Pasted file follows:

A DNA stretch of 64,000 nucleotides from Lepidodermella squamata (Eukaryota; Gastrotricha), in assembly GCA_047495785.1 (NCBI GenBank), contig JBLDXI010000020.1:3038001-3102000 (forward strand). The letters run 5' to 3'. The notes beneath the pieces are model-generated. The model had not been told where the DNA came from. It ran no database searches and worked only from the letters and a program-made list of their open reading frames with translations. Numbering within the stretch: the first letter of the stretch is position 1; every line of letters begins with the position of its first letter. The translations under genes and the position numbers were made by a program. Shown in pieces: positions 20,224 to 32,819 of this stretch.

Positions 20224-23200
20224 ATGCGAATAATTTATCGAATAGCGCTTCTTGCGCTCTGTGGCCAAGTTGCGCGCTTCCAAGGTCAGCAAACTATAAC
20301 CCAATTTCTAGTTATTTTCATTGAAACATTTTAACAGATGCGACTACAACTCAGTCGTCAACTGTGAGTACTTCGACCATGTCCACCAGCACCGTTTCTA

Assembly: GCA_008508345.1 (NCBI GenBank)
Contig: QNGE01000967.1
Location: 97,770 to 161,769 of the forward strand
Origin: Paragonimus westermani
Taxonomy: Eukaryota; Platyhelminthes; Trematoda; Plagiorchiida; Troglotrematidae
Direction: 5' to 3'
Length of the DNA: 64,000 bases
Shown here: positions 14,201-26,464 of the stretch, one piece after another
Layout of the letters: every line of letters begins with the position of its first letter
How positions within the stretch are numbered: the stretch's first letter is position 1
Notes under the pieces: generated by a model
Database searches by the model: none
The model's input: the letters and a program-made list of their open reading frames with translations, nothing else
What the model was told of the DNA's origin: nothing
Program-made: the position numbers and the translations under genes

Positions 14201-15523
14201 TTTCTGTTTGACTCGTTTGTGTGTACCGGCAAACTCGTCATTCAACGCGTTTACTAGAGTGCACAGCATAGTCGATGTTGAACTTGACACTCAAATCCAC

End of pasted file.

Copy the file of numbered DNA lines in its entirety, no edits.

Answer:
A DNA stretch of 64,000 nucleotides from Lepidodermella squamata (Eukaryota; Gastrotricha), in assembly GCA_047495785.1 (NCBI GenBank), contig JBLDXI010000020.1:3038001-3102000 (forward strand). The letters run 5' to 3'. The notes beneath the pieces are model-generated. The model had not been told where the DNA came from. It ran no database searches and worked only from the letters and a program-made list of their open reading frames with translations. Numbering within the stretch: the first letter of the stretch is position 1; every line of letters begins with the position of its first letter. The translations under genes and the position numbers were made by a program. Shown in pieces: positions 20,224 to 32,819 of this stretch.

Positions 20224-23200
20224 ATGCGAATAATTTATCGAATAGCGCTTCTTGCGCTCTGTGGCCAAGTTGCGCGCTTCCAAGGTCAGCAAACTATAAC
20301 CCAATTTCTAGTTATTTTCATTGAAACATTTTAACAGATGCGACTACAACTCAGTCGTCAACTGTGAGTACTTCGACCATGTCCACCAGCACCGTTTCTA

Assembly: GCA_008508345.1 (NCBI GenBank)
Contig: QNGE01000967.1
Location: 97,770 to 161,769 of the forward strand
Origin: Paragonimus westermani
Taxonomy: Eukaryota; Platyhelminthes; Trematoda; Plagiorchiida; Troglotrematidae
Direction: 5' to 3'
Length of the DNA: 64,000 bases
Shown here: positions 14,201-26,464 of the stretch, one piece after another
Layout of the letters: every line of letters begins with the position of its first letter
How positions within the stretch are numbered: the stretch's first letter is position 1
Notes under the pieces: generated by a model
Database searches by the model: none
The model's input: the letters and a program-made list of their open reading frames with translations, nothing else
What the model was told of the DNA's origin: nothing
Program-made: the position numbers and the translations under genes

Positions 14201-15523
14201 TTTCTGTTTGACTCGTTTGTGTGTACCGGCAAACTCGTCATTCAACGCGTTTACTAGAGTGCACAGCATAGTCGATGTTGAACTTGACACTCAAATCCAC